Upside and downside seen in Beijing's move on Scarborough Shoal
A sensible move to lower risks or a sharp new tool to assert sovereignty - analysts in the Philippines are hoping for the former but fear the latter as they digest China's consolidation of its maritime agencies under one civilian command to patrol its disputed borders.
The Philippine government - locked in a bitter territorial dispute with China over the Scarborough Shoal - has yet to comment officially on China's move to place its rapidly expanding coastguard-style forces under one roof, but analysts have noted both positives and negatives.
"There will be less risk of armed confrontation," said Aileen Baviera, professor of China studies and international relations and a former dean of the University of the Philippines' Asian Centre.
She told the South China Morning Post that Beijing observers, such as the International Crisis Group, had earlier blamed China's "reactive assertiveness" on "too many agencies involved in the operations in the South China Sea; and part of the problem was, there was no co-ordination among them. Each had its own mandate they were trying to fulfil, apparently without sufficient guidance from the central government."
"This move might be seen positively if it would mean greater co-ordination among Chinese agencies on policy and not so much on operational issues," Baviera said.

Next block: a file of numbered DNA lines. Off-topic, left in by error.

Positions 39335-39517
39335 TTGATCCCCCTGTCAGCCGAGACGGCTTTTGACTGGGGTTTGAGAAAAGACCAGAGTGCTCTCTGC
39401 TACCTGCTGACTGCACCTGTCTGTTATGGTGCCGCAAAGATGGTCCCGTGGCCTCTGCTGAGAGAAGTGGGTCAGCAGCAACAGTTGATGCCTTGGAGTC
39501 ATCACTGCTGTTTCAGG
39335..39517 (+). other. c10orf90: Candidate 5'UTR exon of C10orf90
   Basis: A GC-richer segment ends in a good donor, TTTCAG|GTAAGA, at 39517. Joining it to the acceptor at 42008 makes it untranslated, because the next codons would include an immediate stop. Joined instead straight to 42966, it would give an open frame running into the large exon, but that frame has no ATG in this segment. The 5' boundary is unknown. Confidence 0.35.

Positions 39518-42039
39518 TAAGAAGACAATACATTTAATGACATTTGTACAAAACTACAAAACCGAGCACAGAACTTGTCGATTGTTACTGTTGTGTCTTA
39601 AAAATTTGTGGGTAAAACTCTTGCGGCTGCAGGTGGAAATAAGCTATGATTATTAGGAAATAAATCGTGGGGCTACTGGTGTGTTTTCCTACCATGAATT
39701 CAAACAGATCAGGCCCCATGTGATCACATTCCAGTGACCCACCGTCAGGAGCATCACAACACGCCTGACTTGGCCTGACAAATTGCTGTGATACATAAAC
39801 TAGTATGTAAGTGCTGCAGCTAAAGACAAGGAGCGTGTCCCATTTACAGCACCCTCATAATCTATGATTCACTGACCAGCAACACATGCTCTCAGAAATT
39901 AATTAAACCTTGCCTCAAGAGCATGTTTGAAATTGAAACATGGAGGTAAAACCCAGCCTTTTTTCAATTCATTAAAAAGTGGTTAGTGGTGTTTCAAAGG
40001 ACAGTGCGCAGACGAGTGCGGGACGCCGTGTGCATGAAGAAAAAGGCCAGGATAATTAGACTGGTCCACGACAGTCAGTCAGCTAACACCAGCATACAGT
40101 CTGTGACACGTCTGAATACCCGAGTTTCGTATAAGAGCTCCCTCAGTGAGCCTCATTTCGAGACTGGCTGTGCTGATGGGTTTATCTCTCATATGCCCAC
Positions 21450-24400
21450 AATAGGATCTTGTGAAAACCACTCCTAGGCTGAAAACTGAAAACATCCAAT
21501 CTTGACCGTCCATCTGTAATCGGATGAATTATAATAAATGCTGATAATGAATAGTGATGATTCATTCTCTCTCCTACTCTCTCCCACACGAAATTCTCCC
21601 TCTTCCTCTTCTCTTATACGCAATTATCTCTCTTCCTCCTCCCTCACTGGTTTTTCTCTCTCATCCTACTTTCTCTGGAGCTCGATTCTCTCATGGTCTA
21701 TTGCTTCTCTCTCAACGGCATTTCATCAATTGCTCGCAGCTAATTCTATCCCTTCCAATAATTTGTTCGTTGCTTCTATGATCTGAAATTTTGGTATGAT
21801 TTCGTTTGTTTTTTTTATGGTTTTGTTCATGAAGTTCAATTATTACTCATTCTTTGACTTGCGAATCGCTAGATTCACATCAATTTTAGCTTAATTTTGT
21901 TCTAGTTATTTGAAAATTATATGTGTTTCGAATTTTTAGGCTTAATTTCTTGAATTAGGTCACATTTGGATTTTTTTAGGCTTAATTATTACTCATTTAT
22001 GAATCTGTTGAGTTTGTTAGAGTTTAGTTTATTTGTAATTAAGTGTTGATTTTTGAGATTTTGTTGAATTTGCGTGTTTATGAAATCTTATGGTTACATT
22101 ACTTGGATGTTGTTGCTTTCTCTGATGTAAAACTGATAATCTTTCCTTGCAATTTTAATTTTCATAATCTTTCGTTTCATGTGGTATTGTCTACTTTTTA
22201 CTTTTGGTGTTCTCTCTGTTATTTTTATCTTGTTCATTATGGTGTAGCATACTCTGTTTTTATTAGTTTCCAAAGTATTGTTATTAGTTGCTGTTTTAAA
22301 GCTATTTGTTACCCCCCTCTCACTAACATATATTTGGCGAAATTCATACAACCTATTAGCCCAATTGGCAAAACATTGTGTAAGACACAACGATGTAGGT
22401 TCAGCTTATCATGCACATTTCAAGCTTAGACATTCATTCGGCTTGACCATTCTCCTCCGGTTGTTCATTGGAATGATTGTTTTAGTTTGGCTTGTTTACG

The downside is that "a statement is being made that these are territorial waters and this is an assertion of sovereignty," she said.
If the intention behind strengthening China's maritime capability "is for a hardline assertion of sovereignty, disregarding legitimate interests of other countries, this development cannot be good" for the Philippines, she said. She also said she would rather not second-guess China's intention but "remain hopeful there would be reasonableness coming from them."
Benito Lim, a political analyst and professor of China studies at the Ateneo de Manila University, saw China's move in a positive light. "The intention is to gather intelligence; [under a unified command] other units cannot respond on their own without [that command] getting all the information together from the other units...and seeing the big picture," Lim said.
"If you allow one unit to make a decision, whereas another unit receives separate information, they might contradict each other [and] if the conclusion is wrong, a unit could drag you into a terrible event that could lead to a terrible confrontation," he said.